WHEN A SUSPENSIVE CONDITION FAILED TO SUSPEND A PROPERTY SALE
Most immovable property sale agreements, especially those whereby the purchaser will finance the purchase through a bank credit facility e.g mortgage, contain suspensive conditions giving a timeframe as to when such funds must be secured for the transaction to go through. This is a deliberate mechanism so as not to unfairly hold the seller to a promise of purchase that may otherwise not materialise in the end. Therefore in the event that the purchaser fails to secure the finance within the given time, the seller will then embark on finding another interested purchaser.
The legal principle on this aspect is that where a suspensive condition is not fulfilled within the given time frame, such agreement lapses naturally and does not become effective. The Courts have upheld this principle in various decided cases such as Mekwa Nominees v Roberts (1) 1985 (2) SA 498 (W), McPherson v Khanyise Capital (Pty) Ltd and Others (2009) ZAGPHC 57 (27 February 2009) and Fairoaks Investment Holding (Pty) Ltd and Another v Oliver and Others 2008 (4) SA 302 (SCA).
The wording used in the sale agreement to provide for the suspensive condition in the case of Patrinos (N.O) v Theresa (883/2021)  ZAFSHC 226 became a bone of contention. In this case the Respondent had entered into a purchase and sale agreement with the executor of a deceased estate, on the basis that the purchase will be funded by an inheritance share, which share must be obtained within 90 days. The Purchaser decided not to proceed with the sale and held the funds till the 90 days lapsed. Purchaser then attempted to escape liability by pleading that the suspensive condition had lapsed and therefore the sale agreement never came into force. Central to this inquiry was the meaning of the phrase “obtaining the funds.”
The purchaser had argued that the phrase meant the funds being ‘paid over’ (transmitted) to the Seller by 30 October 2020, whilst the Seller argued that the phrase denoted the mere availability of the funds despite not being handed over. The Court considered these arguments and favoured an approach whereby, in interpreting contracts the meaning of words and phrases must be sought from the context of the contract as a whole whilst simultaneously seeking what the intention of the parties was. The Constitutional Court emphasized on this in the case of University of Johannesburg v Auckland Park Theological Seminary And Another CCT70/20 and held that Courts must not only pursue the contextual interpretation of contracts when there is an ambiguity, but simultaneously while attaching words to their individual meaning in the context of the parties’ intention.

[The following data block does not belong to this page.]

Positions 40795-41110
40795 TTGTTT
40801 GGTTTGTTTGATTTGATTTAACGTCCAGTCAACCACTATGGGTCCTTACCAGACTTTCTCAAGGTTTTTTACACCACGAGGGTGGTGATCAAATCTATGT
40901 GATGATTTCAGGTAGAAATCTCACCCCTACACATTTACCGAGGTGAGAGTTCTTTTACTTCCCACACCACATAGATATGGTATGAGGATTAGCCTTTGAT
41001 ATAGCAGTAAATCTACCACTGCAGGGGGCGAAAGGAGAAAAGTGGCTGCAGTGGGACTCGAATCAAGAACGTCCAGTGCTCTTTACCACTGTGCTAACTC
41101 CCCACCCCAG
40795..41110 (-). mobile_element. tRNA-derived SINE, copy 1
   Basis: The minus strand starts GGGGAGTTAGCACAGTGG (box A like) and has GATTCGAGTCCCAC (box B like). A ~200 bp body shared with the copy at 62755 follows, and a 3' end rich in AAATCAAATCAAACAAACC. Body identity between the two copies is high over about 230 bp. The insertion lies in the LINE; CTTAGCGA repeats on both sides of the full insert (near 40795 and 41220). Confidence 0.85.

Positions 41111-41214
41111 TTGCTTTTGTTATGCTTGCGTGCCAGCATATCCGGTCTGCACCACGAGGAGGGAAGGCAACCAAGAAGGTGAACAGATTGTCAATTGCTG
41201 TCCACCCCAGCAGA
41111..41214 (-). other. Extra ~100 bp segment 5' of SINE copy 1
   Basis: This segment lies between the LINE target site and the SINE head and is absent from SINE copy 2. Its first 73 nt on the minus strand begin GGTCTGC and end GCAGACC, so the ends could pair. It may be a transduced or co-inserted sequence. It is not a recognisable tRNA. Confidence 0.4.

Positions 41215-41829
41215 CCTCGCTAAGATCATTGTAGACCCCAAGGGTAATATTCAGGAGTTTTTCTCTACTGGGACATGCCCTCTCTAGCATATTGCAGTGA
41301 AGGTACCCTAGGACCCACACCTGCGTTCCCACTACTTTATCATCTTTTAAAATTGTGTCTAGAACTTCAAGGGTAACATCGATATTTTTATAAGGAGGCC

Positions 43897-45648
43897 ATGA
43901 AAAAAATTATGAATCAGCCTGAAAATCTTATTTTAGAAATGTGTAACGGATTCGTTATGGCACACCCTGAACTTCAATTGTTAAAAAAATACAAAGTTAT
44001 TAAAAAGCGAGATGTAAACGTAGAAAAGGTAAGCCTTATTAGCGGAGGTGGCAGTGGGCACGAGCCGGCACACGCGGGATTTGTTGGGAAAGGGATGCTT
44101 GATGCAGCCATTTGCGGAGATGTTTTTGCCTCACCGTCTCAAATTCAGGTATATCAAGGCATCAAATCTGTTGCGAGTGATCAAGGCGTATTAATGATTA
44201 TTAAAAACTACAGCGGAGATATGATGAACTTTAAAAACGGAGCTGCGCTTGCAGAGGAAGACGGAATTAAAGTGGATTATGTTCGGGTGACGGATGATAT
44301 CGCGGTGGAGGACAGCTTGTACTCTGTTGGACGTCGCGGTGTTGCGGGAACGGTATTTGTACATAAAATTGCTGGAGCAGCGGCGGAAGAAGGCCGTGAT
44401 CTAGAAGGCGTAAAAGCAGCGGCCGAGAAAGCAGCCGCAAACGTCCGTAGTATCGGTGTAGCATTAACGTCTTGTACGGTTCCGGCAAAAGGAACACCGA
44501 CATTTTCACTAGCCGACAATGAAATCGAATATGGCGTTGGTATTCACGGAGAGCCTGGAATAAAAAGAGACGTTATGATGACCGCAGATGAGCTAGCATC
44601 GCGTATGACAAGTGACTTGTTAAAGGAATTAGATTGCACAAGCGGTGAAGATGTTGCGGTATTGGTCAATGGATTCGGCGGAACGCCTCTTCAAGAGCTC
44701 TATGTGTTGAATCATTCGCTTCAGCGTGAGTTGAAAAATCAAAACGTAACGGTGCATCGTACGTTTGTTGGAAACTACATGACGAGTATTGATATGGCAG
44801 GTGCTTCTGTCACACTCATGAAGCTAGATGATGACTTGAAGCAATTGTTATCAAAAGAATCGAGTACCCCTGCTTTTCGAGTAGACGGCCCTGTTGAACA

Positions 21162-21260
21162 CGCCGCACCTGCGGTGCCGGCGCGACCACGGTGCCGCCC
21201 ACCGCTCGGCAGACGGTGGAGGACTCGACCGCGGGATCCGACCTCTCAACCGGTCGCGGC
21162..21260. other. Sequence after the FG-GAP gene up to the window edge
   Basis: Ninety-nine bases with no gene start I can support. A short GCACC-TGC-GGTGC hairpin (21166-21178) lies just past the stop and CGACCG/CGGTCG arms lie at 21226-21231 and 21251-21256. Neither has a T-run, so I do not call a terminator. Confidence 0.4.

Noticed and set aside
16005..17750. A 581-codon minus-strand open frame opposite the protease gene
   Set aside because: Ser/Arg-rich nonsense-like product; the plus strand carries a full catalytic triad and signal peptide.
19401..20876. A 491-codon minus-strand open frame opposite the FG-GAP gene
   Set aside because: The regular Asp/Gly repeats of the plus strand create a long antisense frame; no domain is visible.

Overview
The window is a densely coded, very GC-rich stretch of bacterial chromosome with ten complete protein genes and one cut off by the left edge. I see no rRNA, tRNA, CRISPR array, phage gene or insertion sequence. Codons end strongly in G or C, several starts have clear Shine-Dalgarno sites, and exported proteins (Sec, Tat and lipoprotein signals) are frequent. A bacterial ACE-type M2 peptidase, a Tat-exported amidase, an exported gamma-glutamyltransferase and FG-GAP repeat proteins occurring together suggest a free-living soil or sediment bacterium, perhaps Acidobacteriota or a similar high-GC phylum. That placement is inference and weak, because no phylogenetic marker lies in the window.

In the case under discussion (Patrinos (N.O) v Theresa (883/2021)  ZAFSHC 226) the Court held that the more favourable interpretation is that which makes logical commercial sense and held that;
- Mere authorisation by the Master for the funds (inheritance) to the Purchaser would naturally be followed by the release of the funds;
- The parties had clearly intended that such sale would be financed by the proceeds of the inheritance;
- Release of the fund is merely the implementation of such authorisation.
The Court found in favour of the Seller (Executor) and ordered that the Purchaser fulfil the obligations under the contract.
The terminology used by different parties in the same types of contracts may differ, it is important to seek legal assistance. For example in Basson v Remini And Another 1992 (2) SA 322 (N) the Court held that once a bank’s mortgage quote has been accepted by the Purchaser, then the suspensive condition of securing funds to buy a property would have been fulfilled. However, in other transactions, securing funds may be interpreted to mean the purchaser actually transmitting the funds into the trust account of the transferring attorneys.
Parties ought to be clear in the way they lay out provisions in property sale contracts to avoid disputes in interpretation. We strongly advise parties to seek legal assistance when concluding property sale agreements as well as other contracts in general because, contracts burden parties with obligations and one needs to know exactly what they are signing up for.
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